Website coming soon
Apologies for the delay. We intend to get this website up and running soon, but we could really use some more support from those affected by Maffucci Syndrome, or their families and Physicians.
If you are reading this page, please get in touch. This is a very rare condition and we need your input, no matter how large or small. This will be our space to share our experiences, stories, research and information. A common ground where we can identify with each other, and encourage our Physicians to read our input and compare notes.
The website is intended to be a resource of information and support for the average person to learn about Maffucci Syndrome, a very rare disease affecting men and women worldwide.
Whilst there is information available on the Internet discussing Maffucci Syndrome, this is mostly full of medical jargon, clearly not aimed at the 'average' person. This creates a frustrating barrier to information which in some cases can prove vital.
We plan to include the following on this website:
- Public forum where people may create posts and discuss topics relating to Maffucci Syndrome online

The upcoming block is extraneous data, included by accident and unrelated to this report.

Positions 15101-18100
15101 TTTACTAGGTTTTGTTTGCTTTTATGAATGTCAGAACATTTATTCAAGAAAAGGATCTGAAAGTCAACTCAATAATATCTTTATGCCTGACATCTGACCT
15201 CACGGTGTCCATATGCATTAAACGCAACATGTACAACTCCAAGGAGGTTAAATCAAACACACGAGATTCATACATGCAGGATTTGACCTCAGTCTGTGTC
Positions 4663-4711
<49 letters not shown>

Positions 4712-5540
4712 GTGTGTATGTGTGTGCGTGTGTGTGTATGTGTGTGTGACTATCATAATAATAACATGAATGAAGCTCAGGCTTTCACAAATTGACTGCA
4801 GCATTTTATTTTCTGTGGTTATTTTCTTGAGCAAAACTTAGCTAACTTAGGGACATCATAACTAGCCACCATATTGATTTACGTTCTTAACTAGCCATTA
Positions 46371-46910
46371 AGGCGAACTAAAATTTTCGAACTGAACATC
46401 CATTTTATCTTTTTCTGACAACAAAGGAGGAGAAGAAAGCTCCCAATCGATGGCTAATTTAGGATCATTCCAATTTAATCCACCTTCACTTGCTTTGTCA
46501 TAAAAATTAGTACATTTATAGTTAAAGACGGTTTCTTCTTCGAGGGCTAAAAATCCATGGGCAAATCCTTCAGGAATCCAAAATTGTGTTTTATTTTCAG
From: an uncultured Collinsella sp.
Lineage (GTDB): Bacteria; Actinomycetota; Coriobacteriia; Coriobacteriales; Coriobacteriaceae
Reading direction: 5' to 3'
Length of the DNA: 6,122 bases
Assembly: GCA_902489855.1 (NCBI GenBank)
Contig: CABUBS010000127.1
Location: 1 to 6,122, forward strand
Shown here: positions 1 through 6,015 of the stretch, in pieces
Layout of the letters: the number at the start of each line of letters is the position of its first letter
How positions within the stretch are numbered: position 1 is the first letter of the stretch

- Profile page where people can add and edit details about themselves, and write a brief history of their experience with Maffucci Syndrome
- Frequently Asked Questions (and answers)
- Links to other related worthwhile resources available on the Internet
- About Maffucci Syndrome / symptoms / history / etc
- Qualified Opinion & Advice - hopefully from qualified medical practitioners that are willing to help write for us in a plain English format
The website will rely heavily upon the input of Mafucci Syndrome sufferers or their families, and as you know there are not too many of us, so please get involved.
If you would like to be informed when we launch this website, or if you have any suggestions or can help in any way - please contact us with your details using the contact page.
This website is 100% free, and does not aim to create any profit whatsoever. It is managed by the family of a Maffucci Syndrome sufferer. As with all rare diseases, there is never going to be enough time spent in research. Hopefully, we can share our research, compare stories, and then enlighten our medical practitioners so that we receive the continuity of care that we deserve.